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5 Things to Know Before Moving to Nicaragua

Article Summary:

Here’s what you should know before you pack your bags and head off to live in Nicaragua.

Photo Credit: Tropical Daily

Original Article Text From Short Term Memory:

5 Things you should know before moving to Nicaragua

Planning to move to Nicaragua? Here are five more things you should know before you pack your bags (or crate) and head to Managua.

1. Health – First of all, Malaria isn’t a major danger in Managua. I don’t actually know of anyone in the Embassy community that takes Malaria medication on a regular basis. Dengue is a bit more common. Consult with whatever medical professionals you would normally consult with (I’m NOT a medical professional and the sight of blood makes me woozy.) But don’t let your fear of Malaria prevent you from coming down. Second, there is a top-notch hospital in Managua called the Hospital Metropolitana Vivian Pellas. Many Embassy women have chosen to stay in Nicaragua and have their kids here rather than going back to the States.

2. Vehicle – Yes, you really do need 4-wheel drive or at least something with very high clearance. Our poor little Mazda 3 would have been destroyed by now. You will want to get out of Managua most weekends and some of the roads to the best beaches are pretty awful. For more on Managua driving, check out this earlier post.

3. Regional Travel – Managua is a pretty expensive airport to fly in and out of relative to other Central American countries. Don’t come here with the idea that you will catch a quick flight to Costa Rica, Panama, Mexico City or Guatemala on the weekends. Each of those tickets could be around $300 to $500. Fortunately, if you are someone who likes outdoor activities, there is plenty to explore within Nicaragua.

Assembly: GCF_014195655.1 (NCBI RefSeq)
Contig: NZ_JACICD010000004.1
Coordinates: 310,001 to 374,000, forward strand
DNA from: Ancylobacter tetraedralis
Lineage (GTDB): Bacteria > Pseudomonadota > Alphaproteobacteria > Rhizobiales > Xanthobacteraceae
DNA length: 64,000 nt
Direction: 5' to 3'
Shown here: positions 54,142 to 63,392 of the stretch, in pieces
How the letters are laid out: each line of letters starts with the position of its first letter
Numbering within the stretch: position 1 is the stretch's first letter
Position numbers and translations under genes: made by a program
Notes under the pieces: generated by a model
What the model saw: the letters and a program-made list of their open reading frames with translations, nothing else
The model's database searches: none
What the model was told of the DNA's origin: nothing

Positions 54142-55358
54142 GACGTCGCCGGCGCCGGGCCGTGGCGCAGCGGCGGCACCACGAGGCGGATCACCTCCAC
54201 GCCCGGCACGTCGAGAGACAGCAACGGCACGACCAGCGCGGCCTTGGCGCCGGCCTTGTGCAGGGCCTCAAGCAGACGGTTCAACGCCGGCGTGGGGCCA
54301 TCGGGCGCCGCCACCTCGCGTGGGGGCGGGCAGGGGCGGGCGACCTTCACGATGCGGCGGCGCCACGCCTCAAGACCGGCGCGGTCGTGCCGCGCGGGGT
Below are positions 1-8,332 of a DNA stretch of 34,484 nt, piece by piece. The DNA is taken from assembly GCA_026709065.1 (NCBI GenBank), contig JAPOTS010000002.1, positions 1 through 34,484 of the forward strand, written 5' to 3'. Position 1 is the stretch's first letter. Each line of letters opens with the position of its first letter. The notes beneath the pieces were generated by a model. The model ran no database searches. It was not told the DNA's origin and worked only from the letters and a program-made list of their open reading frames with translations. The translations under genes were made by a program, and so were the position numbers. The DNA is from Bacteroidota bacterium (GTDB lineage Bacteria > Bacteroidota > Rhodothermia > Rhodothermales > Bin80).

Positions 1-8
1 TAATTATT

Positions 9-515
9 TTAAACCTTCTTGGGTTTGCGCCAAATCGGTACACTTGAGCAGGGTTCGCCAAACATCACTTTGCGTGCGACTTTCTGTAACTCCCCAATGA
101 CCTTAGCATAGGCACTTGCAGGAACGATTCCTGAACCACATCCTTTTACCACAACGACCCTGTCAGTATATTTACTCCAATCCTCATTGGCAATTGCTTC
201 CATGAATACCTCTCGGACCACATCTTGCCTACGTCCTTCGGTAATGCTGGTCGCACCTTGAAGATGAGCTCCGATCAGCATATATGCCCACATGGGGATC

4. Security – Compared to other countries in Central America, Nicaragua is on the safer side. People go out at night to restaurants and bars without much worry. Just like any city you should be careful and watch your surroundings. That said, Nicaragua is extremely poor. Only Haiti is poorer in the Western Hemisphere. The disparities and needs can be overwhelming at times.

5. PriceMart – One thing I wish I had known before I came is that Managua has a PriceMart, which is almost the same as a CostCo in the States. So don’t worry about stocking up on basic pasta and red sauce – you can get all of that here. Some things will be more expensive (I’m looking at you, Honey Nut Cheerios) but generally you can find what you need, and just like CostCo, many things you don’t need.

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From Short Term Memory

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